The definition of obscenity falling outside first amendment protection may vary according to the group to whom material is directed or from whom it is withheld. Ginsberg v. New York, 390 U.S. 629, 88 S. Ct. 1274, 20 L. Ed. 2d 195 (1968). Even regarding minors, however, constitutionally permissible censorship based on obscenity must be premised on a rational finding of harmfulness to the group in question. Id. at 641, 88 S. Ct. 1274.
In Ginsberg the court upheld a New York penal statute prohibiting the sale to minors of specified types of material and paraphrasing the Supreme Court's three pronged test -- appeal to prurient interest, patently offensive to community standards and without redeeming social importance. Book Named "John Cleland's Memoirs of a Woman of Pleasure" v. Massachusetts, 383 U.S. 413, 86 S. Ct. 975, 16 L. Ed. 2d 1 (1966); Jacobellis v. Ohio, 378 U.S. 184, 84 S. Ct. 1676, 12 L. Ed. 2d 793 (1964); Roth v. United States, 354 U.S. 476, 77 S. Ct. 1304, 1 L. Ed. 2d 1498 (1957). The statute reads in part as follows:
"(i) predominantly appeals to the prurient, shameful or morbid interest of minors, and
(ii) is patently offensive to prevailing standards in the adult community as a whole with respect to what is suitable material for minors, and
(iii) is utterly without redeeming social importance for minors." N.Y. Penal Law § 484-h, McKinney's Consol. Laws, c. 40.
The prevailing interpretation has been that Ginsberg mandated only that the courts "more broadly construe the traditional definition of obscenity when applied to cases involving . . . minors." Sullivan v. Houston Independent School District, 333 F. Supp. 1149, 1162-1163 (S.D. Tex. 1971). See also Note, The Supreme Court, 1967 Term, 82 Harv. L. Rev. 63, 124-130 (1968). For the purposes of this decision we may accept the New York penal provision as providing an acceptable definition of obscenity in cases of minors.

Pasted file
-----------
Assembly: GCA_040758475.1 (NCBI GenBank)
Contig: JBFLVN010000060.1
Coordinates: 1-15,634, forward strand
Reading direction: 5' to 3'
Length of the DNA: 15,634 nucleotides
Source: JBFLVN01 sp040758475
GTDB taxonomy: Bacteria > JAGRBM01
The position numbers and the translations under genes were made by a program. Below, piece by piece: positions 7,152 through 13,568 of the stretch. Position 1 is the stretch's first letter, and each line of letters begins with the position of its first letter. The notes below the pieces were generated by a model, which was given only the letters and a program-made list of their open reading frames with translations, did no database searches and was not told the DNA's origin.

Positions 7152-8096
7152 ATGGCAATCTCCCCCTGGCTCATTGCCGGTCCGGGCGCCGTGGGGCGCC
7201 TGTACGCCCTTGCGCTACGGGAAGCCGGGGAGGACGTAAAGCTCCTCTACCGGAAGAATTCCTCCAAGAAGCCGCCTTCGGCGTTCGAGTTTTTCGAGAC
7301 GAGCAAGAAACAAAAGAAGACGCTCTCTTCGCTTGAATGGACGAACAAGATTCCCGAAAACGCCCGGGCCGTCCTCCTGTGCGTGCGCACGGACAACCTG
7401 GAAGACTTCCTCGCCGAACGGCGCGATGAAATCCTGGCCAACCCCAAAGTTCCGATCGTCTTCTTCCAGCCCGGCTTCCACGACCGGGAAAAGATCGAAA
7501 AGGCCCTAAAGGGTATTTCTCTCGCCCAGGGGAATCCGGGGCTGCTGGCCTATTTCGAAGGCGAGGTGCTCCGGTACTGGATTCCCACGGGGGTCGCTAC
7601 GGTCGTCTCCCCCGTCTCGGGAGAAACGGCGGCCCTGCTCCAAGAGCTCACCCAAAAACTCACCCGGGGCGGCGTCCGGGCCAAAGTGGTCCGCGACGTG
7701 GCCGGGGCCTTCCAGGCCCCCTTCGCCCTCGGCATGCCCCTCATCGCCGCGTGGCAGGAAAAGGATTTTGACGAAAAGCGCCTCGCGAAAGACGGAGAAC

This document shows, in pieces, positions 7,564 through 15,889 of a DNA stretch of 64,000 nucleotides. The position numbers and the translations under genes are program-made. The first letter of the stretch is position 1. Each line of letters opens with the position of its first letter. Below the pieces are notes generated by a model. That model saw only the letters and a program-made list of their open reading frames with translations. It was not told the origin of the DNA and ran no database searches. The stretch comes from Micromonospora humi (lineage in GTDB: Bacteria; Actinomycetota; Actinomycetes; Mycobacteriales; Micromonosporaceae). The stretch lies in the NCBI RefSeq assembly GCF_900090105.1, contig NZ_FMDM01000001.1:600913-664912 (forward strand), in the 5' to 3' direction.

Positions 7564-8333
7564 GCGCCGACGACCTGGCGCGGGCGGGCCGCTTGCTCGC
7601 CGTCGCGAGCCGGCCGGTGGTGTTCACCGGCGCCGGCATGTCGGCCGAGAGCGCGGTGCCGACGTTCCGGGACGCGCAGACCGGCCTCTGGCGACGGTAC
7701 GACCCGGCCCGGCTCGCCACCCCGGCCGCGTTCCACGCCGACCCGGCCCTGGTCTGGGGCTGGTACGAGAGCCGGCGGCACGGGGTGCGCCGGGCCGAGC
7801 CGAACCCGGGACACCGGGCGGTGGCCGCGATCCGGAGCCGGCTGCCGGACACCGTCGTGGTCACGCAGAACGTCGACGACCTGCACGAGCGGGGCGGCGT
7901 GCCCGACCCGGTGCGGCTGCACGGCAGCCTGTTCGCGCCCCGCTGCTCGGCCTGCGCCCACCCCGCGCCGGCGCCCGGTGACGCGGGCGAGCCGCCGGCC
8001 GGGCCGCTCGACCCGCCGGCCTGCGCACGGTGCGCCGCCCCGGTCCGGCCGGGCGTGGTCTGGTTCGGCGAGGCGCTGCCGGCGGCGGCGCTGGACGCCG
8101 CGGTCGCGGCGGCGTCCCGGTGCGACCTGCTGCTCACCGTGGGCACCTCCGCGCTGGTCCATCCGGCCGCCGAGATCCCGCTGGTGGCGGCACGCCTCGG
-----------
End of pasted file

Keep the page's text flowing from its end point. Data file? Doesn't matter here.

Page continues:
Based on its examination of STREAMS OF CONSCIENCE, the testimony of expert witnesses, plaintiffs' testimony, and judicial notice, the court concluded that it was not obscene. The magazine contained no extended narrative tending to excite sexual desires or constituting a predominant appeal to prurient interest. The dialogue was the kind heard repeatedly by those who walk the street of our cities, use public conveyances and deal with youth in an open manner. It was not patently offensive to adult community standards for minors as evidenced by comparable material appearing in respected national periodicals and literature contained in the high school library. It was intended by the students involved to be a serious literary effort, and, especially with respect to Mr. Margulies, that intent was effected in a manner demonstrative of unusual talent. The entire literary project was of significant constructive social and educational importance for high school students.
Since not obscene for high school students, STREAMS OF CONSCIENCE could not be impounded without some overriding justification based on the principal's disciplinary and educational responsibilities. Whether such a reason for censorship would ever suffice is a matter not necessary for decision since no excuse other than a claim of obscenity has been tendered. The Supreme Court has unequivocably stated, in connection with the exercise of constitutionally protected forms of speech by ...